CISAC Fellowship Program
The application period has closed.
CISAC fellows (predoctoral, postdoctoral, and junior faculty) may focus on a variety of security topics, including: nuclear weapons policy and nonproliferation; nuclear energy; digital security (cyber, artificial intelligence and autonomous systems); biosecurity and global health; insurgency, terrorism and civil conflict; national security strategies; and global governance.
We welcome other research proposals, and we will consider applicants from the U.S. and abroad. CISAC welcomes applications from women, minorities, and without regard to citizenship. Applicants will be considered for all fellowships for which they are deemed eligible.
CISAC is grateful for fellowship funding from the John D. and Catherine T. MacArthur Foundation, the Stanton Foundation, and Carnegie Corporation of New York, as well as many individual donors.
Fellowship Opportunities by Research Area
Biotechnology Innovation & International Security Fellowship
Biotechnology Innovation & International Security Fellows focus on projects related to innovations in biological science and technology and their interactions with a shifting policy and international security landscape. Fellows will also be affiliated with Bio Policy & Leadership in Society (Bio.Polis) - a strategic initiative of the Department of Bioengineering in partnership with the Center for International Security and Cooperation (CISAC) at Stanford University. Fellows will be housed at and have the opportunity to participate in the larger fellowship program and community at CISAC. We welcome fellows from a wide range of backgrounds, including biological science and engineering, data science and the social sciences.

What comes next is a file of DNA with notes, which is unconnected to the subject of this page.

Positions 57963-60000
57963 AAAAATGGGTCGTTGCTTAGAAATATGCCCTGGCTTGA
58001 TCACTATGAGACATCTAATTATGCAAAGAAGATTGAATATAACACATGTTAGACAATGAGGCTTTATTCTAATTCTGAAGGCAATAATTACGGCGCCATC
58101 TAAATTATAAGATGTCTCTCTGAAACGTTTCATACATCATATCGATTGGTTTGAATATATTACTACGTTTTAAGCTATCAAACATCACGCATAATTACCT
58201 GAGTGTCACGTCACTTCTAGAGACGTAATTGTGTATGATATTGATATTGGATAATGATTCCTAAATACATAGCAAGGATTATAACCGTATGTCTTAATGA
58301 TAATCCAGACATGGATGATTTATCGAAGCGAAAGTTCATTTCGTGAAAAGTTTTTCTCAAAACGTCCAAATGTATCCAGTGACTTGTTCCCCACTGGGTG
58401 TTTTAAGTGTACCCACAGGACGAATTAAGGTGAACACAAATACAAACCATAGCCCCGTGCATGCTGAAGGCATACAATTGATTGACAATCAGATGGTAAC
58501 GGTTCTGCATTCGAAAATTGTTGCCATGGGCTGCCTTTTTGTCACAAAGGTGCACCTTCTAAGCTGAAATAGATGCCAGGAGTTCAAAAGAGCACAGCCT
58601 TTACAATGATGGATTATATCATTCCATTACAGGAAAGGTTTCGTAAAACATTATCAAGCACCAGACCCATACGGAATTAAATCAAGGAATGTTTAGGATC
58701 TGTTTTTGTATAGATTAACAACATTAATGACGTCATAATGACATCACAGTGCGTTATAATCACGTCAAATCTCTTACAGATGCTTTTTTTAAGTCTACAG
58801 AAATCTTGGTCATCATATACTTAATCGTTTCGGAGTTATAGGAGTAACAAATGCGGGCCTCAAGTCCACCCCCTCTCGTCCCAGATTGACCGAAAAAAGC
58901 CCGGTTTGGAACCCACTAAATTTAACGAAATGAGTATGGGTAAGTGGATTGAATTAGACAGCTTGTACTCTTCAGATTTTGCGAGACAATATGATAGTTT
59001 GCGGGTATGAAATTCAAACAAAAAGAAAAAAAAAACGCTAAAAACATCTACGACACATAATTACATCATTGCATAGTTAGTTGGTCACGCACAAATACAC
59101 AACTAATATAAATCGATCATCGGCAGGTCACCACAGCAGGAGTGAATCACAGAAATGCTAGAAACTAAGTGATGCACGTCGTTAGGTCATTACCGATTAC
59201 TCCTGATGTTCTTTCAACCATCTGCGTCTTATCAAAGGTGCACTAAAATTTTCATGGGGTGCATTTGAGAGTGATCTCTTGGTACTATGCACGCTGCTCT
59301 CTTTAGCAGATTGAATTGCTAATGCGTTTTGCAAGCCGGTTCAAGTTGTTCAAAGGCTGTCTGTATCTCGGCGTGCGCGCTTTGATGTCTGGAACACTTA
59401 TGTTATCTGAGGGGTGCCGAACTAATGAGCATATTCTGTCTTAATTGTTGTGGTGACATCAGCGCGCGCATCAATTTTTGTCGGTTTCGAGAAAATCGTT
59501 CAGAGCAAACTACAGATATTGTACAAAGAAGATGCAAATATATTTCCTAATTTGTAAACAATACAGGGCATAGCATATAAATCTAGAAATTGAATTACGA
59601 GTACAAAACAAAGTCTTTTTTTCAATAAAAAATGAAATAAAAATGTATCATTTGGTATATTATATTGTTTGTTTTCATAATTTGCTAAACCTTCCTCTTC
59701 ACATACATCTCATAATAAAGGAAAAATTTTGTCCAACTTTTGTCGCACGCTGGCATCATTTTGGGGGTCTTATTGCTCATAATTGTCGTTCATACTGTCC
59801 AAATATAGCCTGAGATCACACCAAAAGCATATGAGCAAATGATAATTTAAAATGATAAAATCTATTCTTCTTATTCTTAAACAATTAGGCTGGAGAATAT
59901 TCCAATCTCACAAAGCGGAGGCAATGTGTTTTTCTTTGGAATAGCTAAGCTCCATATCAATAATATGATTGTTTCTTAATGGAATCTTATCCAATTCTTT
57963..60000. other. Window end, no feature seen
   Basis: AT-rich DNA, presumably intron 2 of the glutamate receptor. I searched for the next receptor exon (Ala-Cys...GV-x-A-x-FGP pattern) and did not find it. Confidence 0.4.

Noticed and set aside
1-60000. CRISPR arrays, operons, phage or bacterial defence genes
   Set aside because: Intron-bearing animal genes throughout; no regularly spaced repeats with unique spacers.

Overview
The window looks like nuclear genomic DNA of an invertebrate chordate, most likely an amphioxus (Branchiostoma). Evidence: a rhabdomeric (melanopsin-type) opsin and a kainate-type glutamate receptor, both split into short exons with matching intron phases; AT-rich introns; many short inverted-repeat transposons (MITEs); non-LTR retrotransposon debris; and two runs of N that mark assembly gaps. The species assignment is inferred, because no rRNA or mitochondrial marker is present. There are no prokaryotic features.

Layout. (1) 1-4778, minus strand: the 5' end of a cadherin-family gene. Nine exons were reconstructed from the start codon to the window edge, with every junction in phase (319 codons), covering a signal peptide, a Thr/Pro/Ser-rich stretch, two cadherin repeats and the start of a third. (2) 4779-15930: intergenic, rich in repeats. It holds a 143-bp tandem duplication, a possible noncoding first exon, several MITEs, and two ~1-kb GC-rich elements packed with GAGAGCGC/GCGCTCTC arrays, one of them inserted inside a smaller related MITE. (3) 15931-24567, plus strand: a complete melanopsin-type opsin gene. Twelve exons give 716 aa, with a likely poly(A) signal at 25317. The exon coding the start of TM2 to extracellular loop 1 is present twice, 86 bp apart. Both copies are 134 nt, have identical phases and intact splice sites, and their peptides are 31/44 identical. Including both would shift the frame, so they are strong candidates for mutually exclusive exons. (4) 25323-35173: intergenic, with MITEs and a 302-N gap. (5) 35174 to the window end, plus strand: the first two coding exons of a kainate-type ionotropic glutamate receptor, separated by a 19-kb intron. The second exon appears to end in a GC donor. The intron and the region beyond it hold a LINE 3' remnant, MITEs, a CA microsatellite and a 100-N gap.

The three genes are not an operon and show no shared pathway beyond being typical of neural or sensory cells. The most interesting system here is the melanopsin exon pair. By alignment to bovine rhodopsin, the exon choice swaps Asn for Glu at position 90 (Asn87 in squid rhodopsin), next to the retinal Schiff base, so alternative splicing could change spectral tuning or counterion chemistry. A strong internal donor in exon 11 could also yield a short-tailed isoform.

Fellows spend the academic year engaged in research and writing. They are expected to participate in seminars and to interact and collaborate with leading faculty, researchers, and military fellows. The results of the research should be published in the open literature - available to all. A long-term benefit of CISAC fellowship is the ability for our fellows to sustain these connections upon returning to their home institution by remaining active in CISAC's affiliate network. Natural scientists have the opportunity to conduct research on the scientific and technical aspects of security topics, as well as to work in collaboration with faculty members from a range of disciplines from political science to the physical and biological sciences. The CISAC fellowship provides an unparalleled opportunity for scholars and professionals to explore complex international problem and innovative solution in a collegial and collabortaive environment. It will hone the ability of lab scientists to work in the policy environment in Washington and beyond.
Natural Sciences or Engineering International Security Fellowship
Fellows with backgrounds in the natural sciences and in engineering may use their technical expertise from the public and private sectors, the national laboratories, and the military to: pursue research projects on the intersection of hard science, policymaking, and international security; and to hone their science communication skills.
Nuclear Security Fellowship